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Supporting SLCN in secondary schools


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Speech, language and communication needs (SLCN) in adolescents

Communication is the most fundamental life skill for young people. It directly impacts on a person’s ability to learn, develop friendships and influences their life chances. It is crucial not to underestimate the importance of communication skills on the outcomes.

  • More than 10% of children and young people have long-term SLCN which create barriers to communication or learning in everyday life (Reference 1) these difficulties may present differently, but do not go away when pupils transition from primary to secondary education
  • Only 20.3% of pupils with SLCN gained grade 4/C or above in English and maths at GCSE, compared with 63.9% of all pupils (Reference 2)
  • Children living in areas of social disadvantage are at much higher risk, with upward of 50% of children starting school with delayed language and other identified SLCN (Reference 3)

Language development in adolescence

Language development doesn’t stop in the early years and primary school. In fact certain aspects of language develop during the secondary school years:

  • Complex verbal reasoning
  • Multiple meaning and abstract vocabulary
  • Understanding and using figurative language
  • Telling more involved narratives
  • Increasingly sophisticated social communication skills

A pupil’s confidence with the above higher language skills will strongly influence school attainment.

Implications for young people with SLCN:

Speech, language and communication underpin the basic skills of English and Maths and are necessary for students to understand and achieve in all subjects. Without this support, they will struggle to understand instructions, access the curriculum, manage their behaviour and reach attainment levels that could otherwise be within their grasp. It is vital that we support and guide their communication to avoid the negative consequences, such as:

  • Lower academic achievement
  • Risk of developing SEMH needs
  • Social isolation
  • School exclusion
  • Employment and criminality

Potential challenges at secondary:

  • Increased vocabulary demands
  • Meaning of words change according to the subject
  • Generalising the meanings of words
  • Literacy becomes major source of language development
  • Making links between subject areas
  • Different teacher styles
  • Managing less structured social ‘free’ time
  • Increased social language demands


Identification in secondary can be challenging:
• A young person is more likely to hide their difficulties
• SLCN can be mistaken for behavioural difficulties
• Underlying SLCN can be masked by good surface language skills

Strategies to support secondary pupils with SLCN:

With communication identified as being crucial in adolescence and knowing the potential risks associated with SLCN – it is essential to have a focus on communication within secondary schools to enable good support for those with SLCN.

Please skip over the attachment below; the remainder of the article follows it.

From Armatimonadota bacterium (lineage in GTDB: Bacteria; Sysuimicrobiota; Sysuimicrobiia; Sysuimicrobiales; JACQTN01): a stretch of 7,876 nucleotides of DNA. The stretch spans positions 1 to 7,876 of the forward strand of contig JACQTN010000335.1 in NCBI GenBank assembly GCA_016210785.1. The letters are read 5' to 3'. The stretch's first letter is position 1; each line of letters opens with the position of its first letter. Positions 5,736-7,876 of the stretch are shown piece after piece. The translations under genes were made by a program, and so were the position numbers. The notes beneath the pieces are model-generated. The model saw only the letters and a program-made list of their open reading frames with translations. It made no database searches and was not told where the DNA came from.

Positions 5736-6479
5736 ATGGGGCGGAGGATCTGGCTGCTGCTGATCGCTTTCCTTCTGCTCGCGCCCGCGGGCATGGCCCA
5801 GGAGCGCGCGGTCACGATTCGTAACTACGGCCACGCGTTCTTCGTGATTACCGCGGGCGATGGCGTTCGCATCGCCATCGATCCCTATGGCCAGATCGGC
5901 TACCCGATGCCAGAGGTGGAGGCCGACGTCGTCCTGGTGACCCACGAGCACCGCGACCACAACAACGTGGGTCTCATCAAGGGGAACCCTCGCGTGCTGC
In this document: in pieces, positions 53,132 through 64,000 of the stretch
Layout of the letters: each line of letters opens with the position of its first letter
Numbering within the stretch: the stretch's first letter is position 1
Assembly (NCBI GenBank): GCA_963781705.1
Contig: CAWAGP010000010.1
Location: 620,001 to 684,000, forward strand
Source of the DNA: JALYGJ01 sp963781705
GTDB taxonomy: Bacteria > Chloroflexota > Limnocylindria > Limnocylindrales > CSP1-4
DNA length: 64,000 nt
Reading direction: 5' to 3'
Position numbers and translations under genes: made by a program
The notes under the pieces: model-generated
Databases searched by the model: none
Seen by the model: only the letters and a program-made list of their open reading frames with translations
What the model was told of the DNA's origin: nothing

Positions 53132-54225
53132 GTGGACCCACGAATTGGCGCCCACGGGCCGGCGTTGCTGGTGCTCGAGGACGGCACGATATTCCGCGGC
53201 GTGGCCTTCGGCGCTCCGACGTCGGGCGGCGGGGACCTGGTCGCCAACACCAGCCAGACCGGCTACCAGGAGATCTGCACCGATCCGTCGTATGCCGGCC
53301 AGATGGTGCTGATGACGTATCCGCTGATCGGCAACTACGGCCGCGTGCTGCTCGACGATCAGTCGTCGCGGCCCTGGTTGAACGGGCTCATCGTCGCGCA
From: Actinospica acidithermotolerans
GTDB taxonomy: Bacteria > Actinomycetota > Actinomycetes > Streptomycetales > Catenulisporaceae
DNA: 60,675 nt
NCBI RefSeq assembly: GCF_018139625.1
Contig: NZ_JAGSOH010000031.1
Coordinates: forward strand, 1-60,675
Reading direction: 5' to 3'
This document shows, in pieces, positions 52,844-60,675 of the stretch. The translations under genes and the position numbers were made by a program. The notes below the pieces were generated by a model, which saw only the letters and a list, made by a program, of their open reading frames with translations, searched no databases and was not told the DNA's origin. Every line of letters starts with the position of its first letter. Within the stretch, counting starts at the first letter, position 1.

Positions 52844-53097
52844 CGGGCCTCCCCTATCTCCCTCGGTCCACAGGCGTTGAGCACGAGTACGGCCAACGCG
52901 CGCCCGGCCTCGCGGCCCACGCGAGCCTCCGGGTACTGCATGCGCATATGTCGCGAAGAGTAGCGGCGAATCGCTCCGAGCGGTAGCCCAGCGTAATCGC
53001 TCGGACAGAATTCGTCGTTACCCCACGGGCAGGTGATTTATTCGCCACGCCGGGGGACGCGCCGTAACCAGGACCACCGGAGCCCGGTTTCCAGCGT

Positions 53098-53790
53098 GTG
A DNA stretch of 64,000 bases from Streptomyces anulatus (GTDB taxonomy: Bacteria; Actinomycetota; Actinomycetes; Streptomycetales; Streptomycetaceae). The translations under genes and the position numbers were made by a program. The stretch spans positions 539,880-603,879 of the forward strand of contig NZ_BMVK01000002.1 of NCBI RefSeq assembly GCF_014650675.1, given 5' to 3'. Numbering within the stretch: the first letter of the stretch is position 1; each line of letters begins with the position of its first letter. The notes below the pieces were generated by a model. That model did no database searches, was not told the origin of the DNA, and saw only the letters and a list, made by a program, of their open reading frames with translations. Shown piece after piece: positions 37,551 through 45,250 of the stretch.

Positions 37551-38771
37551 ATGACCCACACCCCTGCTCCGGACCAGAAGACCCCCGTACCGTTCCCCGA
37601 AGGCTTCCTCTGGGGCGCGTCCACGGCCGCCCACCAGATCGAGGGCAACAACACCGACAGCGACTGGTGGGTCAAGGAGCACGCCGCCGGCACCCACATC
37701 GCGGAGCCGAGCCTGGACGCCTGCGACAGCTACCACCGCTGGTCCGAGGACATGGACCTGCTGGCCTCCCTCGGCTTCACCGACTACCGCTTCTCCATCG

Communication friendly school

The whole school approach is seen as essential in establishing a change in how schools think about communication difficulties (Reference 4). Ensuring communication is embedded at a universal level is necessary for supporting SLCN.
Key strategies:

  • Whole school audit, identifying good practice and areas for improvement
  • School environment that support communication; raising staff awareness of the importance of language and communication, developing their skills and adapting their language
  • Identification; staff to feel confident when identifying SLCN to enable the correct support

Understanding young people’s SLCN

  • Pupils with SLCN have varied profiles and so the impact on their learning and behaviour also varies. Their profile of strengths and areas of need will be different, therefore it is important to take this into account when supporting the individual.

Key strategies:

  • Communication passports involve young people in developing their personal learning profile based on their strengths and needs
  • Supporting staff’s knowledge and understanding of different types of SLCN and strategies to support.
  • Staff ensure all lessons are SLCN friendly through careful planning of vocabulary, differentiation and specific SLCN supports ? Quiet space is available for regulation or individual study
  • Mentoring support and check ins, to encourage pupil voice, develop awareness and reflection
  • Targeted and specialist intervention delivered by trained staff to teach specific language skills
  • Systems to support social communication and interaction such as interventions, different lunch times and lunch clubs.



1) Bercow (2018)
2) Department for Education GCSE results (2017)
3) Law, J., McBean, K and Rush, R. (2011)
4) The Communication Trust, Every Child Understood 
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